Posts Tagged ‘Bishop NT Wright’
If Easter makes any sense at all, it makes sense within something much more like the classic Jewish worldview: heaven and earth are neither the same thing, nor a long way removed from one another, but they overlap and interlock mysteriously in a number of ways; and the God who made both heaven and earth is at work from within the world as well as from without, sharing the pain of the world – indeed, taking its full weight upon his own shoulders. From this point of view, as the Eastern Orthodox churches have always emphasized, when Jesus rose again, God’s whole new creation emerged from the tomb, introducing a world full of new potential and possibility. Indeed, precisely because part of that new possibility is for human beings to be revived and renewed, the resurrection of Jesus does not leave us passive, helpless spectators. We find ourselves lifted up, set on our feet, given new breath in our lungs, and commissioned to go and make new creation happen in the world.
— NT Wright in Surprised by Hope
Posted in Anglicanism, tagged ACI, Anglicanism, Archbishop George Carey, Bishop Anthony Burton, Bishop NT Wright, Christian Formation, DVD, Edith Humphrey, Ephraim Radner, George Sumner, Jo Baily Wells, Mission, Philip Turner, Reason, Scripture, Tradition on March 15, 2010| Leave a Comment »
The Anglican Communion Institute has released Anglicanism: A Gift in Christ, a two-set DVD series designed for adult education purposes. The set is composed of a series of talks given by renowned Anglican scholars and pastors. With Sunday morning or weeknight parish education sessions in mind, each lecture covers a key facet of Anglican faith and life: Bishop N.T. Wright on the New Testament, Dr. Jo Bailey Wells on the Old Testament, Dr. Edith Humphrey on Anglican hymnody, Dr. George Sumner on parish renewal, Dr. Ephraim Radner on mission, Dr. Philip Turner on Christian ethics, Bishop Anthony Burton on the prayer book, Bishop Josiah Idowu-Fearon of Nigeria on the church in the Muslim world, and former Archbishop of Canterbury George Carey on the Anglican Communion, among others.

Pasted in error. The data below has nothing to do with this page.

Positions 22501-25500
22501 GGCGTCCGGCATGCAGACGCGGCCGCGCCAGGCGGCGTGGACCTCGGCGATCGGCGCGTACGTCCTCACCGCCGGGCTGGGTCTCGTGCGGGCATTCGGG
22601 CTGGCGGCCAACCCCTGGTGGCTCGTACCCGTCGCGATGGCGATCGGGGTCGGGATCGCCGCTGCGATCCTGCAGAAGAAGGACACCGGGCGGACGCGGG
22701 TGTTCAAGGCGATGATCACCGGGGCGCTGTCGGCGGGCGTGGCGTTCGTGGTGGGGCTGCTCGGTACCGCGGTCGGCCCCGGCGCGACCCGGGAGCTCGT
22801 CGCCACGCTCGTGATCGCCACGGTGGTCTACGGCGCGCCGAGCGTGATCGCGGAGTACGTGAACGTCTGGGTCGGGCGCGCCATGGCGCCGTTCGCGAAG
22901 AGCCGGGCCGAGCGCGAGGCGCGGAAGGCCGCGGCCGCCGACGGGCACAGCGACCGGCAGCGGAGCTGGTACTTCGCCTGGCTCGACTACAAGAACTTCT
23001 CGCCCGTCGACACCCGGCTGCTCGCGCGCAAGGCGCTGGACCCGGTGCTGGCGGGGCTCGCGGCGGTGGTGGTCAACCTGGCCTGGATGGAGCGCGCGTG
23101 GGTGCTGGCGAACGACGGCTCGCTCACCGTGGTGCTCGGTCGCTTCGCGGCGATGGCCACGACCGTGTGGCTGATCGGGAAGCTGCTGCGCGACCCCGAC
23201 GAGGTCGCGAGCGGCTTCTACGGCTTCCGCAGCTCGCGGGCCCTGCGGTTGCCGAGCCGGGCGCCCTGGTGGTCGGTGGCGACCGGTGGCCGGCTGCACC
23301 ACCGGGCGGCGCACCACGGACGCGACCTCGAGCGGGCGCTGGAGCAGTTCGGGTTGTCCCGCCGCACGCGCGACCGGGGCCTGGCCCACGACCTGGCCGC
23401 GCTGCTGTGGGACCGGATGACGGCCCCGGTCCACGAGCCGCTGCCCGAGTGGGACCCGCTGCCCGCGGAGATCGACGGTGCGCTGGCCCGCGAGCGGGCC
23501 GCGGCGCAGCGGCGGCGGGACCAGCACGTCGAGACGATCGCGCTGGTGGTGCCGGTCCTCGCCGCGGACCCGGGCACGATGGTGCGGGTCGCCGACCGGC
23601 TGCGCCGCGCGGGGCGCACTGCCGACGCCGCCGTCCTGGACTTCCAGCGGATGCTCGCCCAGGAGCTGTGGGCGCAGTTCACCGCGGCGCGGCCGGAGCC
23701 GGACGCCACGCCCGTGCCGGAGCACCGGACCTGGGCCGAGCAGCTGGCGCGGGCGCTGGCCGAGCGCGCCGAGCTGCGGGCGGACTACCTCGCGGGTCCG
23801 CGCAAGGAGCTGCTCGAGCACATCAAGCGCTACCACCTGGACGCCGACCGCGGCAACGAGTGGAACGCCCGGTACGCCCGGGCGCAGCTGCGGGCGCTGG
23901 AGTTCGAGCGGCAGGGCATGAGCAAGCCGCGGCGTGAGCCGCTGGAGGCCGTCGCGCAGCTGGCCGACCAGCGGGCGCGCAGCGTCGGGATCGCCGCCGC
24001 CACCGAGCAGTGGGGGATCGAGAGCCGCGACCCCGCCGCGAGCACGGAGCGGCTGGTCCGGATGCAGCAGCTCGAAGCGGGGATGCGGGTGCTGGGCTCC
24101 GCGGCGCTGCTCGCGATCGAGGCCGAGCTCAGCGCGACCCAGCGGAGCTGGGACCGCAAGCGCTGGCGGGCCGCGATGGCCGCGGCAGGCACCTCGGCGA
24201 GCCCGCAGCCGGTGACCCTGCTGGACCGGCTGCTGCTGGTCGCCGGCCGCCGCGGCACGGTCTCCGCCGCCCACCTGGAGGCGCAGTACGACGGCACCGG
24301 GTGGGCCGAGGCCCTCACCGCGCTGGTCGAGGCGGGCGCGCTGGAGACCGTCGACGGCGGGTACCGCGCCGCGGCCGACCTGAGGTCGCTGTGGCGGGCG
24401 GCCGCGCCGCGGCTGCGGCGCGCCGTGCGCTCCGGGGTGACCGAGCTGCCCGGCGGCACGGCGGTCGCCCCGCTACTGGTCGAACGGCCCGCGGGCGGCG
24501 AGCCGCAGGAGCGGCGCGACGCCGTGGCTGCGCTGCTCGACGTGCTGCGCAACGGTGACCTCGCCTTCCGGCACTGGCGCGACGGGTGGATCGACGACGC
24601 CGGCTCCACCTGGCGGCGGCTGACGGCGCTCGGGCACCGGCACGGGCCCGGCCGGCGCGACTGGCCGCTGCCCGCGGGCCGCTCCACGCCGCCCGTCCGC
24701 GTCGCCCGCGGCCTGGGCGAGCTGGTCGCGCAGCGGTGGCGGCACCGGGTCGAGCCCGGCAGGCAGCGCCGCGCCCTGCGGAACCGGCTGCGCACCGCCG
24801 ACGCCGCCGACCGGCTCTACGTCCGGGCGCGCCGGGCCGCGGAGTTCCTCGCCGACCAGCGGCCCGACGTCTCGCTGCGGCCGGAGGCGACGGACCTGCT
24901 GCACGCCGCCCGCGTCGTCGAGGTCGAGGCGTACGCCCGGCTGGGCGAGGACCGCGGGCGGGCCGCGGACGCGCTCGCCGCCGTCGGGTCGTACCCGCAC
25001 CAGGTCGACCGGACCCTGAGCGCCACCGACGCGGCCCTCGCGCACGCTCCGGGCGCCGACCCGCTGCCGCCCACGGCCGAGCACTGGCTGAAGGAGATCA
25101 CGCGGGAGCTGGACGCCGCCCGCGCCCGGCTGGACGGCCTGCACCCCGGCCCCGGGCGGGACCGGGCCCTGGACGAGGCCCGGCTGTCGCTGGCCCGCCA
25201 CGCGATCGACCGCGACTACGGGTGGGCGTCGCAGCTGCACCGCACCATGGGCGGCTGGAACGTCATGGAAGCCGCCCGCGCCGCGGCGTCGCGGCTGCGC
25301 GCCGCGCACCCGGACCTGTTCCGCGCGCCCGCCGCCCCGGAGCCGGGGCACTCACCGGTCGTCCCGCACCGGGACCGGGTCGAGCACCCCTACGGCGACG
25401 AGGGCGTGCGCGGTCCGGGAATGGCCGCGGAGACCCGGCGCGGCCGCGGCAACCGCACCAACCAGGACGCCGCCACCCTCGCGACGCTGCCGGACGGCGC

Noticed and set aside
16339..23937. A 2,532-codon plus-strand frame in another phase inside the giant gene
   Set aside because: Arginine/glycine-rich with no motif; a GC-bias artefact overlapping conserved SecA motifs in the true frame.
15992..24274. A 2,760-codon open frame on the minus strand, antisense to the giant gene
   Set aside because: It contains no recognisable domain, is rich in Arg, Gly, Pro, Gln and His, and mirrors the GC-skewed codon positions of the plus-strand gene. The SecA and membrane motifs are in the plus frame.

The entire series is full of such insights, and much more could be gleaned from its many lectures. It all comes back around, in the end, to the classical Anglican vision of a people formed by God though common worship, common prayer, and common reading of the Scriptures, growing together in wisdom, holiness, and love, and sent out into the world to witness to the gospel of Christ. Anyone seeking to deepen their understanding of the Anglican tradition, in order to better reach out in mission to the Church and the world, would do well to study this fine series.